Youth urged to join PCYC activities

Cecilia AllenSound Telegraph

After an upgrade of more than $1.1 million to the Rockingham PCYC during 2016 and 2017, the staff at the youth centre are encouraging people to become aware of the centre’s activities and programs in hopes it will be utilised more.

The centre relaunched in March last year, with funds being injected to help it become more welcoming and vibrant for the region’s youth and allow for recreational activities and diversionary programs to be delivered to the wider community.

Refurbishments included the installation of an outdoor patio, a commercial kitchen, new roof, flooring, cabinetry, carpet and a fresh paint job.

Rockingham PCYC has been running since 1971 and delivers a variety of projects and activities for youth and youth at risk within the local community.

People who have been in the area for a long time probably know about us, but nowhere enough people are aware of who we are and what we do,

Rockingham PCYC manager Justin Sambell said.

“What we do in the community is pretty special and can only get more special, now that we’re really trying to ramp this place up.”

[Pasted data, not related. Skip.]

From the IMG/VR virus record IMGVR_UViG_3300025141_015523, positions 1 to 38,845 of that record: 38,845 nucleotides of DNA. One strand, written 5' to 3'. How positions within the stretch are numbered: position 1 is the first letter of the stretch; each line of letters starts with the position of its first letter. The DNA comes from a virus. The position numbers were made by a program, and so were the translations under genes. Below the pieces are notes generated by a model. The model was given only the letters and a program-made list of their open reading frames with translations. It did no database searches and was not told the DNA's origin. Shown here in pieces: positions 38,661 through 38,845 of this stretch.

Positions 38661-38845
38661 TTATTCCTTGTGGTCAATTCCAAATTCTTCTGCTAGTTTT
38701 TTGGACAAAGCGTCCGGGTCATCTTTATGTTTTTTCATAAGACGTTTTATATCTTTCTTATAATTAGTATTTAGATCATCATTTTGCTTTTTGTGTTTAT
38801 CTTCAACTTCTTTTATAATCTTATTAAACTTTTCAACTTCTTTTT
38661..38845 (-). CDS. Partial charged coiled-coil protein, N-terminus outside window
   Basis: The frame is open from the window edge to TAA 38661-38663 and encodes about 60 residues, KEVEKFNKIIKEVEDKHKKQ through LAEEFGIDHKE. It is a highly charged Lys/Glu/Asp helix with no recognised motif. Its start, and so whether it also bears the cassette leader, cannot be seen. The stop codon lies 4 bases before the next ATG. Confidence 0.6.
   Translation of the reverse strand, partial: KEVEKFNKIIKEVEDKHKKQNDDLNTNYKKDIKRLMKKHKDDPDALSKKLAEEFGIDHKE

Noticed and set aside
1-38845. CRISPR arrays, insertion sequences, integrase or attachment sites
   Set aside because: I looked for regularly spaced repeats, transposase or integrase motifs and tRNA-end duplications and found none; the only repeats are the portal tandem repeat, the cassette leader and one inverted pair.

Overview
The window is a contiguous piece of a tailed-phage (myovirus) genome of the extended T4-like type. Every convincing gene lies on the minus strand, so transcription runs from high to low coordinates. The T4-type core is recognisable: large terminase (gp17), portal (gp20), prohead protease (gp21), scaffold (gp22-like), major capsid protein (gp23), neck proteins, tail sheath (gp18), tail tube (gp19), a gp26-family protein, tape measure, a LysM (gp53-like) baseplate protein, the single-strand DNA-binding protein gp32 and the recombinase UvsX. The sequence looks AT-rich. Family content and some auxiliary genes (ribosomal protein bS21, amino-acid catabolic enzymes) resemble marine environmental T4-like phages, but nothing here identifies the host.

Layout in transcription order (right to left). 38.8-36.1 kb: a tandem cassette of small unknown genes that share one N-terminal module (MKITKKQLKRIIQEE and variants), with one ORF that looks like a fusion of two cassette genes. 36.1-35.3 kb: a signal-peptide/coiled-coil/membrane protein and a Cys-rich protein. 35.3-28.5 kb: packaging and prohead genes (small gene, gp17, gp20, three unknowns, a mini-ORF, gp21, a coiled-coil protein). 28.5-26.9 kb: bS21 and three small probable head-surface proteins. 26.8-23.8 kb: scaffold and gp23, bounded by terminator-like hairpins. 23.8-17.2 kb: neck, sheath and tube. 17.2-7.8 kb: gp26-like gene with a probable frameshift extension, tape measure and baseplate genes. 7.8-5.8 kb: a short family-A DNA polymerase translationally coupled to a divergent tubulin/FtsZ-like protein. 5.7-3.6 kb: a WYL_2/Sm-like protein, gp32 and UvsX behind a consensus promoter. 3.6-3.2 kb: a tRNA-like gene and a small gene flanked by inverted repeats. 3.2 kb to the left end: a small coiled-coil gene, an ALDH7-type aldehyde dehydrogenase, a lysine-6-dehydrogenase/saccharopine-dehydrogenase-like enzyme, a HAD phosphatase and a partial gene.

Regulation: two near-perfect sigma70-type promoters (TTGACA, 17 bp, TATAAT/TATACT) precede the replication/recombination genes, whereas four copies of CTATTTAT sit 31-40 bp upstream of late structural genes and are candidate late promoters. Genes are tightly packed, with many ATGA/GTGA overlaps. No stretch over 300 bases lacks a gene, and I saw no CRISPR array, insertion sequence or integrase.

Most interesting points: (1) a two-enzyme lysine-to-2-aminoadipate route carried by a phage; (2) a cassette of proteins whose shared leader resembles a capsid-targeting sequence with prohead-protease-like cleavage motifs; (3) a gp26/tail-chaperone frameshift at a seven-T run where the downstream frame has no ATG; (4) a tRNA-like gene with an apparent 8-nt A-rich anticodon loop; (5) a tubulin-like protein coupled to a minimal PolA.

Mr Sambell said the centre had two main focuses: sport and recreation and learning and development.

The centre has about 200 children registered for gymnastics a year but also offers air-rifle shooting, archery, martial arts, rollerskating, dance, bingo, junior darts, police rangers and joey rangers.

New to this year’s program is a three-on-three basketball competition, which includes a corporate cup for businesses and not-for-profit organisations and junior competitions.

The learning and development aspect of the centre provides youth at risk with opportunities to gain employment.

The centre delivers a Weld to Life program, which provides at-risk youth the chance to learn technical skills in a hands-on environment.

Participants graduate with a Certificate I in Engineering and Certificate I in Wider Opportunities for Work.

Mr Sambell said the centre was looking at establishing a “safe space” and extending on its activities and its learning and development program.

“We’re always looking for help from the community - businesses, volunteers and financial assistance.”

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